December 10, 2019 – from Washington Post | Monkey Cage
It was the fight against civil rights that brought the flag back.
November 25, 2019 – from Los Angeles Times
"As political scientists, we were intrigued by the question of whether voters hold a bias against female candidates — so we conducted some experiments. Rather than simply polling voters to ask whether they would vote for a female candidate, we recruited registered partisans, both Democrats and Republicans, to participate in a simulated election in which they would “vote” for a hypothetical candidate."
October 4, 2019 – from Journal of Comparative Politics
“Refugees’ preflight class interacts with host state policies to shape refugees’ post-displacement class trajectories. This interaction affects whether refugees of different backgrounds experience mobility over time and… disperse over space.… [H]osts that leave refugees to self-settle accentuate stratification insofar as… poor refugees lack protection from further impoverishment… ‘Interventionist engagement’ hosts lessen the gap between rich and poor both by attracting middle-class refugees and by imposing integration programs that further compress all refugees toward the middle. Demonstrating these arguments, analysis of Syrian refugees in Turkey and Germany illustrates a diaspora’s class-remaking in ways not attributable to displacement alone.”
August 7, 2019 – from The Immanent Frame
"There is a trap in the study of religion and politics. All traditions are equally susceptible to it, but as Tamir Moustafa suggests in his new book, Constituting Religion, the temptation may be especially strong when it comes to contemporary state politics surrounding Islam and Islamic law. The trap is to conflate Islam as a fluid and diverse set of traditions with specific forms of state Islam and projects of Islamization."
July 30, 2019 – from American Political Science Association
"This paper examines the ways that social movement organizations affiliated with the Black Lives Matter movement use Twitter through three content analysis studies.… These findings suggest that the BLM movement is intelligible through both the resource mobilization and new social movement paradigms within social movement studies."
July 26, 2019 – from Public Choice
"American political development… is a problem-driven inquiry into the dynamics of American politics, a substantive and theoretical exploration of how American politics has changed over time.… [I]ts orientation toward causality, causes, and theory tends to differ from much of the work in the causal inference tradition.… [E]xperimental research and APD research might be brought into more fruitful intellectual exchange."
July 19, 2019 – from Legislative Studies Quarterly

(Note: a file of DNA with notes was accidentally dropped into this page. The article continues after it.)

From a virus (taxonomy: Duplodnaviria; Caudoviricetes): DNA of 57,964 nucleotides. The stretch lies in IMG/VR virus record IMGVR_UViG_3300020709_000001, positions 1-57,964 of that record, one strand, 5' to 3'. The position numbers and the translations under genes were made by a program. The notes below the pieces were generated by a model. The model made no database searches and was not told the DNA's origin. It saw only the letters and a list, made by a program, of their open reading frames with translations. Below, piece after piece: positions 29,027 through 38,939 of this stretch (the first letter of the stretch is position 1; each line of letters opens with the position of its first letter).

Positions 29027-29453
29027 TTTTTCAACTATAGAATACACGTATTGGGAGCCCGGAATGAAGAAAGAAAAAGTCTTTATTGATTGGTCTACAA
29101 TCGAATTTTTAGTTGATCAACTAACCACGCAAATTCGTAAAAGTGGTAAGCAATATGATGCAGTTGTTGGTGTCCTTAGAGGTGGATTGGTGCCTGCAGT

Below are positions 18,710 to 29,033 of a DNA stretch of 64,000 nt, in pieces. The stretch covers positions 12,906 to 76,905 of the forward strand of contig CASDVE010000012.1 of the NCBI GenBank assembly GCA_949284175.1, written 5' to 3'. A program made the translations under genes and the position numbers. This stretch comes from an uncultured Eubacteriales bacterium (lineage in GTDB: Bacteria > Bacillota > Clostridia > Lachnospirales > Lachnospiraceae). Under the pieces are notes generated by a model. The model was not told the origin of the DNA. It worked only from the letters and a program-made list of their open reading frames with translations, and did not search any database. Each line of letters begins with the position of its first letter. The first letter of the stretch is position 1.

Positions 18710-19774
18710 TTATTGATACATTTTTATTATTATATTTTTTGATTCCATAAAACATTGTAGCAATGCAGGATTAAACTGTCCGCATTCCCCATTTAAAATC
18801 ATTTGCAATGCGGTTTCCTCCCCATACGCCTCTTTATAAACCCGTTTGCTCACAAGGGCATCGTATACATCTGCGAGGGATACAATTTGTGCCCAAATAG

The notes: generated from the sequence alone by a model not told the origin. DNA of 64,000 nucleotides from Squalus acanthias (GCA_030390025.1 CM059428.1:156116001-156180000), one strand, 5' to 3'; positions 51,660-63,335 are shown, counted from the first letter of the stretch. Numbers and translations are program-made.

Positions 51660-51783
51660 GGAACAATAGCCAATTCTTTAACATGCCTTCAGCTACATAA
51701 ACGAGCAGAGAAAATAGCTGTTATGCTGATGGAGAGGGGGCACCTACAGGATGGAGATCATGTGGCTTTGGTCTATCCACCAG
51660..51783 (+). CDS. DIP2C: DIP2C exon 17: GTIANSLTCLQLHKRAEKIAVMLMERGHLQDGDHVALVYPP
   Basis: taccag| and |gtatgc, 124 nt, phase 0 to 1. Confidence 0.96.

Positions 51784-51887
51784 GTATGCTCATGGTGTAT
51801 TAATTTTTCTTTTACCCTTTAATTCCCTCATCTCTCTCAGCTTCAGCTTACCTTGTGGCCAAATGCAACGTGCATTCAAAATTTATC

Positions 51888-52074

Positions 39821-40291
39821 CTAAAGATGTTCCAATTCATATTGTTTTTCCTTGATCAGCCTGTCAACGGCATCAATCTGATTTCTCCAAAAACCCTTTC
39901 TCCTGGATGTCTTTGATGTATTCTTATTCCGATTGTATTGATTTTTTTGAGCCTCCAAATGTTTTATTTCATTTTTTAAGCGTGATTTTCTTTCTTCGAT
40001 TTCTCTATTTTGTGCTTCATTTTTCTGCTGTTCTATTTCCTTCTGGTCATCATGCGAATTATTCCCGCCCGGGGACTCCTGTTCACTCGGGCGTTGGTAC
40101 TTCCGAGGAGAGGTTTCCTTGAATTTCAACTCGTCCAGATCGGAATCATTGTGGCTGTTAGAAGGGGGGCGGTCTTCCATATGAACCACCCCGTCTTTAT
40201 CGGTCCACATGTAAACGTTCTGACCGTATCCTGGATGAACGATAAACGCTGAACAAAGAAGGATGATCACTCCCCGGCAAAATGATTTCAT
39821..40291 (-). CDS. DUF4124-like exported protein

"Legislators commonly blame others for gridlock. We posit that legislators may engage in this type of rhetoric to minimize the individual reputational risks associated with legislative inaction or to boost the relative standing of their party. In a series of six survey experiments, we find that blaming others for inaction undermines voters’ evaluations of individual legislators who engage in this rhetorical strategy.… However, blaming rhetoric can also enhance the standing of the blamer’s party relative to the opposing party across all groups (including out-partisans), in large part by undermining the reputations of these other actors."
July 17, 2019 – from Politics Symposium
"The Democratic Dilemma was published in 1998 by Arthur Lupia and Mathew McCubbins. The book addresses a long-standing question: Does a lack of information short-circuit democratic functioning? This is a question of relevance for multiple pathways of democratic representation: from voters to elected officials, elected officials to bureaucrats, legislators to committees, citizens to jurors, inter alia."
July 2, 2019 – from Religion and Politics
"The segregation of matters of religion from matters of national security fails to reflect the political or religious realities of the contemporary United States. It is not and has never been possible to disentangle religious and racial animus from practices of national security."
July 1, 2019 – from Politics, Groups, and Identities
The social media and microblogging site Twitter has emerged as both a vehicle for political expression and a powerful tool for political organizing within the African American community. This paper examines the extent to which members of the Congressional Black Caucus (CBC) utilize Twitter to communicate with their constituents about racial issues. An analysis of CBC members’ tweets during the 113th Congress (2013–2014) shows that the organization’s members do talk about race and occasionally use racially distinct hashtags. Moreover, statistical analyses show that the best predictors of a CBC members’ engagement with racial issues on Twitter are being a woman legislator, the size of their margin of victory in the 2012 elections, and the percentage of whites living within the boundaries of their district.